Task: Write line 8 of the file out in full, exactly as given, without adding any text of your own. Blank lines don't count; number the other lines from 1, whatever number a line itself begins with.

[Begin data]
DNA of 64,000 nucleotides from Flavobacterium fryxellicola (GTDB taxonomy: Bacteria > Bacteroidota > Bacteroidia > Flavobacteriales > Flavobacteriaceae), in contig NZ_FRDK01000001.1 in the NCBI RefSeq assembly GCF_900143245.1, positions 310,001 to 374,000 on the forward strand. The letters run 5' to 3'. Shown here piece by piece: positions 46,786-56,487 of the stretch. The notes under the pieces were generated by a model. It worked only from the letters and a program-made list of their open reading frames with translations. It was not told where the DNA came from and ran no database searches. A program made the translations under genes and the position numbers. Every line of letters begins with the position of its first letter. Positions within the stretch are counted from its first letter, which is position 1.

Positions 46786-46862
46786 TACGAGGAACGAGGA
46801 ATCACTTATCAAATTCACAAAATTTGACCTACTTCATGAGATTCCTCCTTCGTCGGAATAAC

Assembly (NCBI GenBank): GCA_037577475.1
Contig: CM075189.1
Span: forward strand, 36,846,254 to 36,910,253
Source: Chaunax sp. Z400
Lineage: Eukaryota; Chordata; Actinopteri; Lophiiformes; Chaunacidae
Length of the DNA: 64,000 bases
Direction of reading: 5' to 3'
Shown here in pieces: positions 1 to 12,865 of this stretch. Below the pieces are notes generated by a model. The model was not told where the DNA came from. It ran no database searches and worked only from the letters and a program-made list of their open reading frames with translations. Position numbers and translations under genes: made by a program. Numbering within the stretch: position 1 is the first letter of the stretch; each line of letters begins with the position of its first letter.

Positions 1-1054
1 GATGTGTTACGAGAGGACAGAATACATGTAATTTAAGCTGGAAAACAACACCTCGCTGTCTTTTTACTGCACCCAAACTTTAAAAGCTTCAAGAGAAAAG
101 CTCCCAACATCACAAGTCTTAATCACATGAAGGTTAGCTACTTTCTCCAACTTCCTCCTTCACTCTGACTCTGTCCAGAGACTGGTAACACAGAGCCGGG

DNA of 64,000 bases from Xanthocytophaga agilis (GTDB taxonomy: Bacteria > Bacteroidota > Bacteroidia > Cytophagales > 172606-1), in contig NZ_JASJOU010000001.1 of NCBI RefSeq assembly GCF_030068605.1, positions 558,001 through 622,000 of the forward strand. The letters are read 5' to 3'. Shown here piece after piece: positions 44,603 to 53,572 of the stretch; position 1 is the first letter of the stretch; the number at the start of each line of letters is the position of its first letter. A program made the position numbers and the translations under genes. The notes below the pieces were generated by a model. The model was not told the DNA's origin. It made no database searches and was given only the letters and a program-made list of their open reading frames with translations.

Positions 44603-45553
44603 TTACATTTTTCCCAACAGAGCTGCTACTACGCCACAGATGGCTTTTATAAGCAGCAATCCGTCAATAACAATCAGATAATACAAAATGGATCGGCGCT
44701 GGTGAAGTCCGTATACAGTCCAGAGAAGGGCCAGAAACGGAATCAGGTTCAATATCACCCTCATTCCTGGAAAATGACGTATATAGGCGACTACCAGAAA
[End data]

Source: Chaunax sp. Z400